Unfair Contract Terms Reform Alert (2022)

There are changes happening!

Significant changes are set to shake up the law of Unfair Contract Terms in small business standard form contracts.

The changes come into effect on 9 November 2023 and will introduce serious penalties for businesses that use and rely on unfair contract terms while also expanding the class of contracts that are captured by the current unfair contract term regime.

The changes have implications for a wide range of contracts including inter-business contracts, small business loan contracts, construction contracts and more. Businesses that use any kind of standard form contract must take stock and review existing contracts to identify any unfair contract terms in a bid to minimise the risk of penalty under the new laws.

What is an unfair contract term?

An unfair contract term is a term that causes a significant imbalance in the parties rights and obligations, which is not reasonably necessary to protect the legitimate interests of the party advantaged by the term while causing detriment to a party should the term be relied upon.

Common contract terms or clauses that are susceptible to being declared unfair include:

Entire Agreement A contract term that excludes pre-contractual occurrences (statements, correspondence or behaviour) from being binding or enforceable.
Right to Termination for Breach A contract term that limits the right to terminate of one party in instances of an immaterial breach, and denies that party a chance of remedy.
No Right to Refund of Deposit A contract term that denies a party of a right to a refund of a deposit in circumstances where the offending party has not met their obligations.
Late Payment Fees A contract term that imposes an unreasonably harsh penalty on one party for late payment.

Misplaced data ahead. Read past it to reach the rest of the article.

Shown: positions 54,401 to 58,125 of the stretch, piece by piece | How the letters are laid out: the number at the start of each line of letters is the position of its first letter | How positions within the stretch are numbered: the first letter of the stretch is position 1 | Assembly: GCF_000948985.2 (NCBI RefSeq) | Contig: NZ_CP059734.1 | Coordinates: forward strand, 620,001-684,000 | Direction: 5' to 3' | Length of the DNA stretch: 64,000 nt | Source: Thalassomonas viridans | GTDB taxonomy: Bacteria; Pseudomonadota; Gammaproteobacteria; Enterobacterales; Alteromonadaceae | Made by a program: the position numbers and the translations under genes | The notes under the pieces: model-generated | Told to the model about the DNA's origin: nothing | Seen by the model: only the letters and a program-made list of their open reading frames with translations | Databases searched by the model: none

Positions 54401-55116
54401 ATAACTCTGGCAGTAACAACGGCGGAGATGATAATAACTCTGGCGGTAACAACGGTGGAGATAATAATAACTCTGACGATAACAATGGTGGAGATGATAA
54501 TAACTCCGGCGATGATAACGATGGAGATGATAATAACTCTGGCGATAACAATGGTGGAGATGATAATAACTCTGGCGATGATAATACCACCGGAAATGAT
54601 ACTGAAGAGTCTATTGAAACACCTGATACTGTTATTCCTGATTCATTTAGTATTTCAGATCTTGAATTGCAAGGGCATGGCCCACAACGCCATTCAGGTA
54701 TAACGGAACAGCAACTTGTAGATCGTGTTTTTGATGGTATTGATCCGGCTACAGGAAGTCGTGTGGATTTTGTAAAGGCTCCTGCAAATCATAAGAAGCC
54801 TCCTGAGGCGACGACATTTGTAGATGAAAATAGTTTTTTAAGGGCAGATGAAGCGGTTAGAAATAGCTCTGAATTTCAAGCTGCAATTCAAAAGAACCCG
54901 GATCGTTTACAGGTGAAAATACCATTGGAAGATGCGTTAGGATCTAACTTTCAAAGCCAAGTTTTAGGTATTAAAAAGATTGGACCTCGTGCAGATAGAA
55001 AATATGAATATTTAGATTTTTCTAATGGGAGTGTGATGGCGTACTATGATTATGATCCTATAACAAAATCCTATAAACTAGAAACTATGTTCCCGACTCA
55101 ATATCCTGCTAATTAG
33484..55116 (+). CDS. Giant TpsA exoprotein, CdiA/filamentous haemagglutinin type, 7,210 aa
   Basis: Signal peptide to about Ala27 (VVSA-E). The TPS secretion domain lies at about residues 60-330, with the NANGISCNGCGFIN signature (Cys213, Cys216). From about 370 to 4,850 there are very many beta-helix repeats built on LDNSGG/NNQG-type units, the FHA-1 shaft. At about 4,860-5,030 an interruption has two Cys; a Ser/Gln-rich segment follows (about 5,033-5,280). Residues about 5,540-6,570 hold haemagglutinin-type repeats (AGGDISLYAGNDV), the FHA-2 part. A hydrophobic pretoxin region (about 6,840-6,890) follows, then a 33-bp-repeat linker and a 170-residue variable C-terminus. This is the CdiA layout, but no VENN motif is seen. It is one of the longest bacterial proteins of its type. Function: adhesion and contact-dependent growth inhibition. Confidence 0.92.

When determining whether a term of a contract is unfair, the courts consider the contract as a whole as well as the degree of transparency inherent in the term itself.

What are the changes?

From November 2023, the law of unfair contract terms will expand to apply to all small business standard form contracts entered into where a contracting party employs fewer than 100 persons (increased from 20) or has an annual revenue of less than AU$10 million. The contract value threshold no longer applies.

The law applies specifically to standard form contracts, that is, a contract that is prepared by one party and is offered on a ‘take it or leave it basis’. Even where there has been an effective opportunity to negotiate and make minor or insubstantial changes to the terms of the contract, a standard form contract may still exist.

Significantly, the changes introduce penalties for parties found to be using unfair contract terms in standard form contracts, with penalties of up to AU$2.5million for individuals or up to AU$50million for a body corporate to apply. The courts can also extend orders of enforcement to existing or future small business standard form contracts entered into by the offending party.

The new laws effect contracts made on or after 9 November 2023 as well as existing contracts that are renewed or varied on or after 9 November 2023.

What does it mean for you?

With the new laws set to take effect in November 2023, we have entered a transition period giving businesses time to re-examine their standard form contracts to ensure there are no unfair contract terms thereby minimising the risk of pecuniary penalty under the new laws and ensuring existing contracts remain enforceable.

We encourage all clients utilising standard form contracts to make an appointment to review and health check your businesses standard form contract document and to discuss the changes to the law of unfair contract terms and its implication on your business.

For more information please contact Miles Anderson or your usual ClarkeKann contact.

Miles Anderson

Partner

Miles leads our Financial Services team and has practised in the areas of banking and finance, property and agribusiness for over 20 years.

This bulletin is produced as general information in summary for clients and subscribers and should not be relied upon as a substitute for detailed legal advice or as a basis for formulating business or other decisions. ClarkeKann asserts copyright over the contents of this document. This bulletin is produced by ClarkeKann. It is intended to provide general information in summary form on legal topics, current at the time of publication. The contents do not constitute legal advice and should not be relied upon as such. Formal legal advice should be sought in particular matters. Liability limited by a scheme approved under professional standards legislation. Privacy Policy

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